Rating: 4 stars
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At the age of seventeen, Jameson and Oakland were caught together and sent away. For eight months, they were told they were sick and wrong and that the must fight against the devil inside them. They never saw each other after that and they both have fought hard to remember that they are not gay.
Jameson is drowning in his own self-hatred. He still tries to please his parents and he still tries to please his church and he wants more than anything for the feelings he has for men to go away. When Jameson can’t make the feelings disappear, he tries to cut them out in a haze of alcohol.
Oakland ran away from his parents and never looked back. He has tried to live the life expected of him, but his marriage is suffering under the weight of his self-loathing and all the alcohol and pills he puts into himself. Oakland’s not honest with his therapist and many days he just wishes it would all be over.
When Jameson and Oakland meet again, all their old feelings resurface, but this time it’s too hard to bottle them back up. But neither man is ready to admit that they are gay and, although they loved each other once, there is nothing easy about a potential second chance.
Nicky James is known for angsty books and The Devil Inside starts right off with Jameson and Oakland in present day. They both went through “conversion therapy” and their lives have never and will never be the same. They were both changed forever after being sent away and we get caught up quickly on where they are in life. They are both filled with self-hatred and loathe everything about themselves. They struggle at work and punish themselves for their impulses. James does a good job here of showing how deeply the men truly despise themselves and the toll those eight months had on them.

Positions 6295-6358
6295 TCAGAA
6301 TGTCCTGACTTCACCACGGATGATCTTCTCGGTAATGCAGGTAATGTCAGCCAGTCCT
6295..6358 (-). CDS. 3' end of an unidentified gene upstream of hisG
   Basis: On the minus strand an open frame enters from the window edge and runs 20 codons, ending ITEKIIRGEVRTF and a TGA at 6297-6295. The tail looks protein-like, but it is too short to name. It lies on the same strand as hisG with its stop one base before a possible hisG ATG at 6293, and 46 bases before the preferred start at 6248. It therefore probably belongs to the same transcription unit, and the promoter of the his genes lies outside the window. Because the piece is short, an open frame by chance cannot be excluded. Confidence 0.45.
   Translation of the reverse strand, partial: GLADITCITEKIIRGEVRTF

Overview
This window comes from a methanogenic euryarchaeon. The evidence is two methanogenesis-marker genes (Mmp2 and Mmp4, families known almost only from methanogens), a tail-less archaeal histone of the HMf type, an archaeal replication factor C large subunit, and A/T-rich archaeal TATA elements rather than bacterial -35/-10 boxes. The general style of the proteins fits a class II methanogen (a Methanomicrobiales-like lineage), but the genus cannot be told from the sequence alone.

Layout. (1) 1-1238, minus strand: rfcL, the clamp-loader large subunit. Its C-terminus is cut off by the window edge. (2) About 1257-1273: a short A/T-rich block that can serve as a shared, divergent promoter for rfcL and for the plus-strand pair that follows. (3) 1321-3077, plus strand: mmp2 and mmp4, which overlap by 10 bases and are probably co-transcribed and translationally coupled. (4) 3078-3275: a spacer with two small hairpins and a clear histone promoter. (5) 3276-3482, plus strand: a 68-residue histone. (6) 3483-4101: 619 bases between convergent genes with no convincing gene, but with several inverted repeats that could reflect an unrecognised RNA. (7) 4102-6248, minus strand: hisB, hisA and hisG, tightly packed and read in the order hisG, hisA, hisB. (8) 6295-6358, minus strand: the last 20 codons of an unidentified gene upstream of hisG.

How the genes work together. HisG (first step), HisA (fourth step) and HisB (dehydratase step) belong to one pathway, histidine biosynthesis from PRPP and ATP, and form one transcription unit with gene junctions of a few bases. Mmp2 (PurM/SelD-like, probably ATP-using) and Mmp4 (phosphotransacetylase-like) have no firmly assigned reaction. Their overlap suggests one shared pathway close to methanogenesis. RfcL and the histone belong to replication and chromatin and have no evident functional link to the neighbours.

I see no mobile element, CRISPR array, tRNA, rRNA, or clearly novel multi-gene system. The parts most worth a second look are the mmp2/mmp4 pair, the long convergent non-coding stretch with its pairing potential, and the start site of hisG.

The book remains solidly in the present day. We are not shown anything that happened while they were in conversion therapy, nor are we shown any scenes of their earlier friendship and first love. When they meet again, it is a constant struggle for Jameson and Oakland to fight their natural impulses to want to be together. Jameson has his faith and his religious parents and Oakland has a wife, and the struggle they have is real. And the book is about that struggle.
There are many scenes of addiction and fighting and endless thoughts of despair that were needed to show the internal battle both men were fighting. However, without seeing their earlier relationship, it was much harder to connect to them moving forward in a romantic relationship. Their present-day relationship relied so heavily on their past and the love they once had for each other, but we were never shown that intense connection. Also, Oakland’s wife came across to me as more of a prop to be walked over as she was so agreeable—too agreeable. While it was great that she wasn’t portrayed as the vindictive ex, for all that Oakland put her through, she was too passive.
The feelings Oakland and Jameson carried for themselves clearly bled from the page, but overall, I expected this book to have more angst than it did, though obviously that’s based on personal tolerance. I appreciate that James goes in difficult directions with her books and I will always take a look at what she comes up with next.